The time between 1969 and 1970 was a tumultuous one for both the gay rights movement and the American sex film. THE BOY WITH THE HUNGRY EYES captures the spirit of the times for both quite effectively.
The movie opens with a young guy (Steve Moreno) sitting on a mountaintop, engaged in an oblique internal monologue that constitutes the film's only bit of dialogue or narration. Deciding he can't change who he is (terms like "gay" or "homosexual" are never uttered), he heads down to the city and makes his way to a park, where he promptly starts cruising pretty much every guy who stumbles across his path. Finally catching the eye of a hunky sailor (Tom Allen), Moreno plops down on a bench and the two begin checking each other out. Fleeting glimpses of fantasized hardcore give way to an idyllic romp through the mountains, as Moreno chases and is pursued by the various denizens of the park before reuniting with his love.
Simple and idealistic almost to a fault, BOY redeems itself with ambitious low-budget filmmaking and a charming earnestness. This pervading sense of hope and positivity evokes the soft-core shorts Pat Rocco was producing at the same time for LA's Park Theater, where motifs of sunshine and open spaces provided a rebuke to decades of closeting and shame. If this seems a bit mawkish by today's standards, it's nevertheless touching when viewed in the context of the time, a period when the simple image of two guys holding hands (much less naked and standing on a mountaintop!) constituted an act of political and social defiance.
Speaking of Rocco, BOY plays like one of his longer-form opuses retro-fitted to meet the demands of the burgeoning hardcore market. Taking a good 11 minutes to get to any actual sex, what's there is generally fleeting and somewhat removed from the story line, popping up as fantasy sequences or tightly framed inserts not terribly essential to the broader narrative of boys romping naked in the mountains. If this is indeed the case, it would be fascinating to compare the soft-core original and see what kind of difference excising these scenes would make. The film would still run around 40 minutes, and might prove all the stronger for it.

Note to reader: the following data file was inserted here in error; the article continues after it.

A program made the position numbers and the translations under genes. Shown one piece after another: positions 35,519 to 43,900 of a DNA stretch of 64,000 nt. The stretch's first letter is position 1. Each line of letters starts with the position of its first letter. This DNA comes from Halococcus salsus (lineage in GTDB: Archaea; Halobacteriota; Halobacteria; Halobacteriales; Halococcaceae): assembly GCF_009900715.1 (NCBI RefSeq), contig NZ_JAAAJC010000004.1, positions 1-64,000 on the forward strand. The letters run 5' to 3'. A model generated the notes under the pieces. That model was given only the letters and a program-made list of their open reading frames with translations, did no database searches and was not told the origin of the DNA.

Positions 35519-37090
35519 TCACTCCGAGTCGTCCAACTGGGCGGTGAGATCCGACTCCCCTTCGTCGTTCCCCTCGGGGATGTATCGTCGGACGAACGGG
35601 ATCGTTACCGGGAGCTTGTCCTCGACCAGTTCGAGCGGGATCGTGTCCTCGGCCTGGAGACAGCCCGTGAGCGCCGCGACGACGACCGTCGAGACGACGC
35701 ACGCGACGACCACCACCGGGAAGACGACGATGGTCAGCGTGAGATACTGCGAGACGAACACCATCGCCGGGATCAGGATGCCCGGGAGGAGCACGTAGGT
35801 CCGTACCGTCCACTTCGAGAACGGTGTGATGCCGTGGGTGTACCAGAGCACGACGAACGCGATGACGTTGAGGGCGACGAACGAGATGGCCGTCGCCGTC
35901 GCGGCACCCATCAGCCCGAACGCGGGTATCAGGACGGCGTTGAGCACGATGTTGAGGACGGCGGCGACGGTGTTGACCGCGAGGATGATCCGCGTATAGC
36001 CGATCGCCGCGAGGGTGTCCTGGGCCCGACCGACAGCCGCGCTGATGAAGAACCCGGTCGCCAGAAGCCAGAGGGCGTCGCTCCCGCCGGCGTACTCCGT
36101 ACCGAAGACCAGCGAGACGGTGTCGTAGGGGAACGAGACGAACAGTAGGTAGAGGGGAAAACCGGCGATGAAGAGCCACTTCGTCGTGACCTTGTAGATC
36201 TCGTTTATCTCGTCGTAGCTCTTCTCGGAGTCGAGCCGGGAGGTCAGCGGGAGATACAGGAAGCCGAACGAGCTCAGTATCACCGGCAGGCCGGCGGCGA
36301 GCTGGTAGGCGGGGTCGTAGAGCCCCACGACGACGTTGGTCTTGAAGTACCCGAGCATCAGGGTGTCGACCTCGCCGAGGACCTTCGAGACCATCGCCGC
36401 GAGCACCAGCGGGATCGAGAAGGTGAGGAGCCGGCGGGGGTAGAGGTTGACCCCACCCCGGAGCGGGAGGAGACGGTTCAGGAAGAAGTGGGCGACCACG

On the thespian front, Steve Moreno proves quite the little heart-breaker, with a gorgeous, natural smile and propensity for striking hip-thrusting poses that indicates both a keen awareness of his physical assets as well as an obvious delight in playing to their strengths. The rest of the cast is all right, but director Monroe Beehler (working under the alias Mark Aaron) clearly knew what he was doing in selecting his lead. The same goes for constructing his film as a whole, which ultimately proves a sweet, sexy throwback to the earliest days of gay liberation, when America's closeted young men finally began stepping out of the shadows and into the sunlight.
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